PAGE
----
Duodenoscopes are a medical tool used in the treatment of gallstones, cancers, and other digestive disorders. Though they were originally considered by the medical community to be safe, there is growing evidence these devices can spread bacteria from patient to patient because of a design defect. Some hospitals even went as far as designing special sterilization rooms to allow for the proper cleaning of duodenoscopes to reduce the risk for infection.
Unfortunately, even with extreme precaution, duodenoscopes have been linked to the spread of a “superbug infection” that is able to resist antibiotic treatment and could potentially be fatal. Patients undergoing relatively routine treatments wound up with life-threatening illnesses because the tool used in the procedure exposed them to harmful bacteria
Hospitals and the FDA Accused of Ignoring Problems with Duodenoscopes
Patients affected by problems with duodenoscopes are now alleging hospitals using the tools and the FDA should have addressed safety issues faster. And since European hospitals were warned in 2013 about the risks, patients question why it took so long for the FDA to act. As a matter of fact, European hospitals were even given a cleaning brush to use on duodenoscopes to help prevent contamination of bacteria, but those same brushes were never given to US hospitals.
Additionally, hospitals in the United States were not provided with effective cleaning instructions by the manufacturers of duodenoscopes. Those treating patients affected by the outbreak claim they used correct cleaning procedures based on the information they did receive, but according to the safety warning issued by the FDA, following these instructions would not guarantee the scopes to be free of bacteria.
Following the first outbreak of disease, linked to Olympus duodenoscopes, the manufacturer responded by saying it had provided instructions and education to hospitals for how to clean the scopes properly. It also said the TJF-Q180V model required “careful attention” when cleaning, but the company failed to provide proof the scope could be properly cleaned.
Further allegations against the FDA claim the agency should not have allowed the devices on the market without proof of proper cleaning. Olympus's duodenoscope reached the market in 2010, but had never gained FDA approval. The company claimed it had redesigned a previously approved scope and did not believe it needed FDA approval for the new design.
Some consumer advocate groups claim the FDA is too secretive and offers protection to manufacturers, but not to the public. Following two failed attempts to meet sterilization guidelines, the agency granted Olympus a third attempt to prove its product was safe, which some advocates believe is “outrageous.”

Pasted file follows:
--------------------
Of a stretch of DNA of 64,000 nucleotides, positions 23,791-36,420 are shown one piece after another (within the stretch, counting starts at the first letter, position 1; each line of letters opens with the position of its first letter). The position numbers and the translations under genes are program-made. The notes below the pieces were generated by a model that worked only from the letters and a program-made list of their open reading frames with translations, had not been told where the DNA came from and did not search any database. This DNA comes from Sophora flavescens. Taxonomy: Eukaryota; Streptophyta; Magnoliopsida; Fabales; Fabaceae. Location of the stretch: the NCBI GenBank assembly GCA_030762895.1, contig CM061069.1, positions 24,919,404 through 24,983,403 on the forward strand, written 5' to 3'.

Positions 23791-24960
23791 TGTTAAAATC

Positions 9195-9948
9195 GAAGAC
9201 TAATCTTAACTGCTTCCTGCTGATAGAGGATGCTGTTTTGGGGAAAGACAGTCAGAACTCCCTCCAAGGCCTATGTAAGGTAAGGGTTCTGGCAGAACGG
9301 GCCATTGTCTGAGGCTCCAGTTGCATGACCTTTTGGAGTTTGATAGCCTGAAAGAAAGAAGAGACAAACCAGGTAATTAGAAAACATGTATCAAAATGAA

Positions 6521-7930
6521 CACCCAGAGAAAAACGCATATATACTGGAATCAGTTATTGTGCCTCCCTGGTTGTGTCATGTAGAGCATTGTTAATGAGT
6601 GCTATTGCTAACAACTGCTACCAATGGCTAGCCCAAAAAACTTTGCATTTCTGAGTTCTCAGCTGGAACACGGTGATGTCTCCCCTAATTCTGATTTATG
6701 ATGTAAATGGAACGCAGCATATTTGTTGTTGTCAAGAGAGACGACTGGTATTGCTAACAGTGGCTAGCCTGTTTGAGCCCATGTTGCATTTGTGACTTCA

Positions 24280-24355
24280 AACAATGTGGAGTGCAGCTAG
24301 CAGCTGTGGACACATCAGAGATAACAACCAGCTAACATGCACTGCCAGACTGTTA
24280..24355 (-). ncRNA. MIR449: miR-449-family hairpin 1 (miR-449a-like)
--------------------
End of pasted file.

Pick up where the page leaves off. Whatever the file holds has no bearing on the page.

The FDA has so far declined to recall or order Olympus to withdraw the scope from the market, despite the problems associated with the device. Following more than 500,000 medical procedures performed with the scope, many of which resulted in the spread of infection, the FDA has only issued a safety communication offering additional cleaning techniques for hospitals, but also admits these techniques do not guarantee the device is safe.
Scope Design is Likely the Problem
After an outbreak of the fatal superbug at the UCLA Ronald Reagan Medical Center which affected approximately 180 patients, the FDA, along with medical experts, conducted an investigation into the cause of the outbreak. They found the deadly outbreak was linked to the Olympus TJF-Q180V duodenoscope.
The agency then followed up with another investigation into two other duodenoscope manufacturers, Fujifilm Medical Systems and Pentax, and found the similar devices made by those companies posed the same threat.
Duodenoscopes are flexible scopes inserted through the throat (and sometimes the anus) that allows doctors to view the patient internally and diagnose and treat a variety of diseases. The TJF-Q180V scope is used during gallbladder, pancreatic duct, and bile duct procedures.
Legal action is now underway against all three manufacturers and legal experts continue to investigate the lack of action taken by the companies to warn the medical community about the threat.
Lawsuits allege Olympus, Fujifilm, and Pentax were aware of the risks associated with their devices and should be held accountable for:
• Selling a product without FDA clearance
• Manufacturing and marketing a defective product
• Knowingly selling a faulty product
• Wrongful death
In February 2015, three separate lawsuits were filed against Olympus in the Los Angeles County Superior Court, all claiming the company was negligent in making the difficult-to-clean scopes, which led to the superbug outbreak.
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